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Kentucky has a talented logjam in the frontcourt with Willie Cauley-Stein's return

Kentucky's frontcourt is getting mighty crowded.

Kevin C. Cox

Willie Cauley-Stein's entrance into the 2014 NBA Draft was never a given, despite the Kentucky Wildcats sophomore's standing as a projected top-20 pick no matter where you look — and even reaching as high as the lottery, according to DraftExpress. But the 7-footer's comments following the Wildcats' loss in the national championship game — a game in which Cauley-Stein did not play after suffering a still-undisclosed ankle injury in the Sweet 16 against the Louisville Cardinals — hinted he may return.

Cauley-Stein announced Monday he would return for his junior season, and Kentucky's frontcourt in 2014-15 could be the best and deepest of any grouping in the country.

Cauley-Stein's 106 blocks as a sophomore were the second-most in school history — still well behind Anthony Davis' 186 in 2011-12, but being second behind Davis on any statistical leaderboard isn't a bad place to be — and his defensive presence is unique because of his ability to range out to the perimeter and guard any position. By the end of the year, his reputation was such that when he would switch on to a guard mid-play, guards would not even attempt to drive past him.

Still, most of Cauley-Stein's appeal as a prospect at this point is in his athleticism, which he uses it to crash the offensive glass and get easy buckets at the college level. He does not have much of a post game to speak of, which was one major concern he voiced following the national championship game when considering whether he'd go pro or come back for his junior season.

Now that Cauley-Stein is confirmed to return to school, who will join him is to be determined. In all likelihood, it won't include Julius Randle, a unanimous top-10 projected pick who has nothing to lose leaving for the draft after one season. But after Randle, none of Kentucky's frontcourt from last season are definite defectors.

Marcus Lee, the 6'9 freshman who rose to Spike Albrechtian levels of insta-fame when he scored 10 points in the first half of the Elite Eight after scoring a total of four points since Feb. 1, will return to school. He was a McDonald's All-American in 2013, one of six in Kentucky's signing class that year, and his raw athleticism displayed against the Wolverines led some to question if he would leave, but Adam Zagoria of reported Monday that Lee would stay.

Freshman center Dakari Johnson and sophomore wing Alex Poythress have yet to make announcements. Johnson was Kentucky's starting center from February on last season, and he contrasted Cauley-Stein despite both measuring at an even 7'0. Johnson is 265 pounds and a more traditional center with advanced low-post moves. He's also an elite offensive rebounder; had he played in enough of Kentucky's available minutes to qualify, his 17.0 offensive rebounding percentage would have been fifth in Division I.

Here is the kind of thing Poythress, a 6'8 sophomore, does:


DraftExpress currently projects Poythress as the 41st overall pick in the 2015 draft, so his defection would be more of a surprise than, say, if Johnson were to go. Poythress could decide to leave if he decides his stock couldn't get much better by coming back for his junior year; that said, John Calipari insisted throughout the year that Poythress is a talented shooter, and he was not a strong jump shooter as a sophomore. He was 18-of-55 on two-point jumpers (shots from outside 4 feet) in 2013-14, according to Hoop-Math. He was also 8-of-33 from three-point range.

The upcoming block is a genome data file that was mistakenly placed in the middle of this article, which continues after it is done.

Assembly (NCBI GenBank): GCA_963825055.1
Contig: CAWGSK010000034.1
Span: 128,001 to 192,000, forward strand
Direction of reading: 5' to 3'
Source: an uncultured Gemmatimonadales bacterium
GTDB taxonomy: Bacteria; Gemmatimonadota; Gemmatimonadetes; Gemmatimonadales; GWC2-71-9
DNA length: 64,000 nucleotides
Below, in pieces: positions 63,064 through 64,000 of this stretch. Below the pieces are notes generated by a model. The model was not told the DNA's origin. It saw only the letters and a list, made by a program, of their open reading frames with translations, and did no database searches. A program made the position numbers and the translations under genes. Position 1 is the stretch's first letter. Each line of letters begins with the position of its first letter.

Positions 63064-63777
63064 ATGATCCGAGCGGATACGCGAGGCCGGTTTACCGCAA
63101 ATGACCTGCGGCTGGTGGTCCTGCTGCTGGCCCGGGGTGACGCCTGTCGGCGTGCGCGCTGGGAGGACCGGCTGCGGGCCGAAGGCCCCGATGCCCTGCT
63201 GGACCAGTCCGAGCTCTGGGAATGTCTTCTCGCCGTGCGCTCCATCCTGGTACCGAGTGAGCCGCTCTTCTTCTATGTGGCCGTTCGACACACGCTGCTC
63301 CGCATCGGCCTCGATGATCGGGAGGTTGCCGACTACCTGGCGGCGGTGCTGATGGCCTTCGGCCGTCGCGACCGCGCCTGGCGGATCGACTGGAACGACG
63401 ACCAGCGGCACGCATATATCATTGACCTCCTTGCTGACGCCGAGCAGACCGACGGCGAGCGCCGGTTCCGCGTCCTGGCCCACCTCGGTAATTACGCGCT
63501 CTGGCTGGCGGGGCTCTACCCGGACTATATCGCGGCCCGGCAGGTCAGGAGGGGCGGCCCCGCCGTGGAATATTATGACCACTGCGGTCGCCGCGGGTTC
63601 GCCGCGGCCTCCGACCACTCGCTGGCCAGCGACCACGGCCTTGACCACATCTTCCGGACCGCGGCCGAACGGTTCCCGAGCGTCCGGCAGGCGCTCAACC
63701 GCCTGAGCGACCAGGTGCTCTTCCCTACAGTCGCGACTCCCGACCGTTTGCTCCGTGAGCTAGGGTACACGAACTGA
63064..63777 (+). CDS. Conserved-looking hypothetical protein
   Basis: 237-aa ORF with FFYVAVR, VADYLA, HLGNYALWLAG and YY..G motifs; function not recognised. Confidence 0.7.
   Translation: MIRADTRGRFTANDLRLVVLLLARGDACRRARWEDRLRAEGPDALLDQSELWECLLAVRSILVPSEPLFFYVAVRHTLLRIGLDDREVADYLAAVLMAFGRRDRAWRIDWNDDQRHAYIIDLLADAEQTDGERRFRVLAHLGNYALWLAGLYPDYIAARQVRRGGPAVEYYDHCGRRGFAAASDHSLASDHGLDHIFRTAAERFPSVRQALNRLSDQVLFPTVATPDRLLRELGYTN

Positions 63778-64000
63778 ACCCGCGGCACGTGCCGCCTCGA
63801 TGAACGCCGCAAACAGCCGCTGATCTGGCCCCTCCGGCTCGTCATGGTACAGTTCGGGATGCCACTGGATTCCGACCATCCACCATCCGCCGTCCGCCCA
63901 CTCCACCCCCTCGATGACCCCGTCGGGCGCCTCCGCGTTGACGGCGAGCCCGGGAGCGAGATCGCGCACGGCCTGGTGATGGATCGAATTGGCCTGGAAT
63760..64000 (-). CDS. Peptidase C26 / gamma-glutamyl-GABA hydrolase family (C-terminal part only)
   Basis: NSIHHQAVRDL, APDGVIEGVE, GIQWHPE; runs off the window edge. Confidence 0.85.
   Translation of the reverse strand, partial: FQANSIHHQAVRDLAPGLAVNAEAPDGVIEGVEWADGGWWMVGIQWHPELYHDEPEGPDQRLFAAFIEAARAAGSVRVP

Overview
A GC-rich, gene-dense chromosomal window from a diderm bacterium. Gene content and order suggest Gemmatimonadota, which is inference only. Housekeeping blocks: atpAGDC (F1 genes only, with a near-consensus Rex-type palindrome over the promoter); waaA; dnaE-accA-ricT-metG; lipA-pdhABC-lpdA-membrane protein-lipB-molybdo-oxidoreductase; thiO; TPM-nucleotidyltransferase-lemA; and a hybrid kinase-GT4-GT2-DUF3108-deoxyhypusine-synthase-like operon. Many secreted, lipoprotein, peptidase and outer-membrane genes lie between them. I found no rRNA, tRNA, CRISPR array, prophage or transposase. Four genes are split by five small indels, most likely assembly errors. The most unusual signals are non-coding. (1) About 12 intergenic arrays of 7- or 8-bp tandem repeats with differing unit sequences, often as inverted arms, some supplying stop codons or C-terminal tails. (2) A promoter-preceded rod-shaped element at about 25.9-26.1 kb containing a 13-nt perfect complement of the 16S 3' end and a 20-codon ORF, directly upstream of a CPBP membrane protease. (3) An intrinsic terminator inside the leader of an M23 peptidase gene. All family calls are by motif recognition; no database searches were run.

A relative unknown in the equation, and thus a wild card, among returning players is 6'9 freshman Derek Willis. Willis played a total of 39 minutes as a freshman, scoring 16 points in 14 appearances. He's a lean, athletic shooter who earned praise from across Kentucky's locker room for how he lit up the Wildcats' big men in practice leading up to their 74-73 win over the Wisconsin Badgers in the Final Four. Willis played the role of Badgers star Frank Kaminsky in practice all week, prepping the big men for how to defend him. Kaminsky finished with eight points in that game. If Willis improves defensively, he could see a dramatic spike in playing time as a sophomore. He could also remain buried on the bench.

If Johnson, Poythress and Willis all join Cauley-Stein and Lee in returning, the logjam still wouldn't end with those five. Joining the Wildcats in the class of 2014 are two big men: 6'10 Trey Lyles and 7'0 Karl-Anthony Towns. Both were McDonald's All-Americans. Lyles, who is more of a perimeter player, averaged 23.7 points and 12.9 rebounds his senior season of high school on his way to earning Indiana's Mr. Basketball honors. Meanwhile, Towns was the Gatorade National Player of the Year, averaging 21.5 points, 13.7 rebounds and 6.4 blocks per game as a senior at St. Joseph's High School in Metuchen, N.J. Towns can play inside but is also mobile — not to Cauley-Stein's level — and can shoot from the perimeter — though perhaps not to Willis' level. He's also still growing, according to Marc J. Spears of Yahoo! Sports.

Finding minutes for all seven players will be tough next season, if all seven are on Calipari's roster. Each offers something a bit different than the rest, and each is quite talented in his own way. But none can run the offense, and a huge lineup featuring many of these players together would handicap the Wildcats' offense and defense. Calipari will have his hands full with the best problem a coach could have: finding enough playing time for a whole bunch of players who all deserve it and would likely flourish given the opportunity.